Rupert Murdoch’s News Corp. to Sell London Site of Newspaper Union Clashes

Rupert Murdoch’s News Corp. (NWSA) is to sell its U.K. headquarters in London’s Wapping area, the site of clashes with the printing unions in the 1980s, after opting not to redevelop the site.

News Corp.’s U.K. News International division will sell the 15-acre site following a review of its real estate portfolio, the company said in a statement today. The company’s newspapers now operate from an adjacent site at Thomas More Square.

Murdoch’s newspapers, including the News of the World Sunday tabloid, which he closed this year amid phone-hacking allegations, moved from the traditional environs of Fleet Street to east London in 1986. Murdoch used the transition to Wapping to break the power of labor unions, which resisted new printing technology. Police fought strikers nightly outside the new plant as the newspapers were printed.

News Corp. had considered redeveloping its entire site in 2008 by bringing all its U.K. businesses including publisher Harper Collins together.

Other publishers such Trinity Mirror Plc (TNI), the publisher of the U.K.’s Daily Mirror tabloid, followed Murdoch’s move to east London. The Docklands area along the Thames River received an economic boost in the 1980s, when the government of former Conservative Prime Minister Margaret Thatcher designated it as an enterprise zone.

East London Boom

The Canary Wharf development lured companies such as HSBC Holdings Plc and Barclays Plc. More than 93,000 people now work in the area, according to the website of Canary Wharf Group Plc.

Murdoch’s News of the World, which had run stories about celebrities, sex scandals and murders since it was founded in 1843, printed its final edition in Wapping on July 10. News Corp. owned the title since 1969 and it had Britain’s largest Sunday tabloid circulation with sales of 2.7 million in May before it closed.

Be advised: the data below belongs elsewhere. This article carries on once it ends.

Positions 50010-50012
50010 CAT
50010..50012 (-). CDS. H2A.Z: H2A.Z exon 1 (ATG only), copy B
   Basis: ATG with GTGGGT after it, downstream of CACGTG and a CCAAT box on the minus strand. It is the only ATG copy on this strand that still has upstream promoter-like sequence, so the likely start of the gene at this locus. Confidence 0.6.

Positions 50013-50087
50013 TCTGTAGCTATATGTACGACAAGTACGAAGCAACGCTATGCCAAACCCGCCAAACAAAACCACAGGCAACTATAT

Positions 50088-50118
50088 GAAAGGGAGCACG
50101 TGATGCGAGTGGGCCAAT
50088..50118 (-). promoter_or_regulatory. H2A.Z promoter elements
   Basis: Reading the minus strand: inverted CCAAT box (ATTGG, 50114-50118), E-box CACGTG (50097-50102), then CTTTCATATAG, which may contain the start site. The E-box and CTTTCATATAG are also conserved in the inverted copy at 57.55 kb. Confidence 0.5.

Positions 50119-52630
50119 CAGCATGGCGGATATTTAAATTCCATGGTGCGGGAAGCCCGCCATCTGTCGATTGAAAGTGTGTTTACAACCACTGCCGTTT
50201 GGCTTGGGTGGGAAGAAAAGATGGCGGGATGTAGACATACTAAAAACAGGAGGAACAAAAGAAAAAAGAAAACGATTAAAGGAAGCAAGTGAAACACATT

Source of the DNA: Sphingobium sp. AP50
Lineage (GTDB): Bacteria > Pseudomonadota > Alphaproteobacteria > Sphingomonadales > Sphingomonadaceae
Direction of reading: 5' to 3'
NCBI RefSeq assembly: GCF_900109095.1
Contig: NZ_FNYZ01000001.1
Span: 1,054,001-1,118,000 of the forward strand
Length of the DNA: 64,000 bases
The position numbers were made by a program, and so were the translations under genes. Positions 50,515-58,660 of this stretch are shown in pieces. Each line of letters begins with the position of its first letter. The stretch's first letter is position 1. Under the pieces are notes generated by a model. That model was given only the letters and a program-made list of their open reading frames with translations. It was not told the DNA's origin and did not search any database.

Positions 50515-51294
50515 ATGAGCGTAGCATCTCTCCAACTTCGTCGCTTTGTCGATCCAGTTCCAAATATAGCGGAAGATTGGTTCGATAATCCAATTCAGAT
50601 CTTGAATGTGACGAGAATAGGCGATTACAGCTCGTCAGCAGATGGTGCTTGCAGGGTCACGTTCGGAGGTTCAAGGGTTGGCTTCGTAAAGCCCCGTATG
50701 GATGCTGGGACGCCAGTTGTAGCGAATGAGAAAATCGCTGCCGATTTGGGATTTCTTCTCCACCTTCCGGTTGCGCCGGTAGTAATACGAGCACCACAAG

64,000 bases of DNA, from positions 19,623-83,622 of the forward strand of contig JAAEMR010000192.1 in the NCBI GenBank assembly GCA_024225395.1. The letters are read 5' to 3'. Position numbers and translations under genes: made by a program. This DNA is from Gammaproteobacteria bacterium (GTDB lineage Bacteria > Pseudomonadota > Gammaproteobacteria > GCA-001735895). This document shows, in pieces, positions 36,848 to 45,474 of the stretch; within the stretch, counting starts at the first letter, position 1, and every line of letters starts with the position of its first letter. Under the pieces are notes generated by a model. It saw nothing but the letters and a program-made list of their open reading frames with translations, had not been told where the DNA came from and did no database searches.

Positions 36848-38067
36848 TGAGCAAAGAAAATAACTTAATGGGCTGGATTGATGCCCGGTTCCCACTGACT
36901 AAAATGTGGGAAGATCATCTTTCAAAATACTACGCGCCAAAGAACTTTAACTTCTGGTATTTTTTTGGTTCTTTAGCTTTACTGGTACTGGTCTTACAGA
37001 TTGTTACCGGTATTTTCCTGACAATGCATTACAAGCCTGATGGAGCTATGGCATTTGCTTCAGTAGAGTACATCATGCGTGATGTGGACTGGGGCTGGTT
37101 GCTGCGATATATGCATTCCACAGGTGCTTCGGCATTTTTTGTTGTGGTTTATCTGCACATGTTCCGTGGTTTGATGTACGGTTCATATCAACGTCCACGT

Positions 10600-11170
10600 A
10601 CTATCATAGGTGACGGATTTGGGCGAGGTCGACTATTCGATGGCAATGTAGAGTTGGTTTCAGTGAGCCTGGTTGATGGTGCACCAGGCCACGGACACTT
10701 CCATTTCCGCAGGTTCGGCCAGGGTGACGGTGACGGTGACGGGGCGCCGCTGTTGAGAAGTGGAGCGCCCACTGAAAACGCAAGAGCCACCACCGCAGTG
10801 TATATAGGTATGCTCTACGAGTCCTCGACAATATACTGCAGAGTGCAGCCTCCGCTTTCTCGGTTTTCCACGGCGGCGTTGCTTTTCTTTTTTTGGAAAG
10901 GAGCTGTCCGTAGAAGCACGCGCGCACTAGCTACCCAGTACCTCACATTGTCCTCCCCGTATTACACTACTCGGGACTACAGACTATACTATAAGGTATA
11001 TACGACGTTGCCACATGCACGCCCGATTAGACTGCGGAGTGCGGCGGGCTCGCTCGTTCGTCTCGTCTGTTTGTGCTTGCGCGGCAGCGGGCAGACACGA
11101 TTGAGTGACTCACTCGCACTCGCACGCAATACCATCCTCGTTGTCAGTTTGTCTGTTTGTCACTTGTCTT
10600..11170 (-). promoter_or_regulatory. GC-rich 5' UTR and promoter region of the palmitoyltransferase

The sensational scoops that made the tabloid so popular also led to its downfall. The phone-hacking scandal started in 2007 when the News of the World’s former royal reporter, Clive Goodman and Glenn Mulcaire, a private investigator, were jailed for illegally accessing voicemail.

Rupert Murdoch and his son James were questioned by British lawmakers in July about the allegations. The scandal, which escalated that month after disclosures that the newspaper hacked the voice mails of murder and terror victims, has led to 15 arrests and prompted the company to drop a 7.8 billion-pound ($12.6 billion) bid for British Sky Broadcasting Group Plc.

To contact the reporter on this story: Jonathan Browning in London at jbrowning9@bloomberg.net

To contact the editor responsible for this story: Kenneth Wong at kwong11@bloomberg.net

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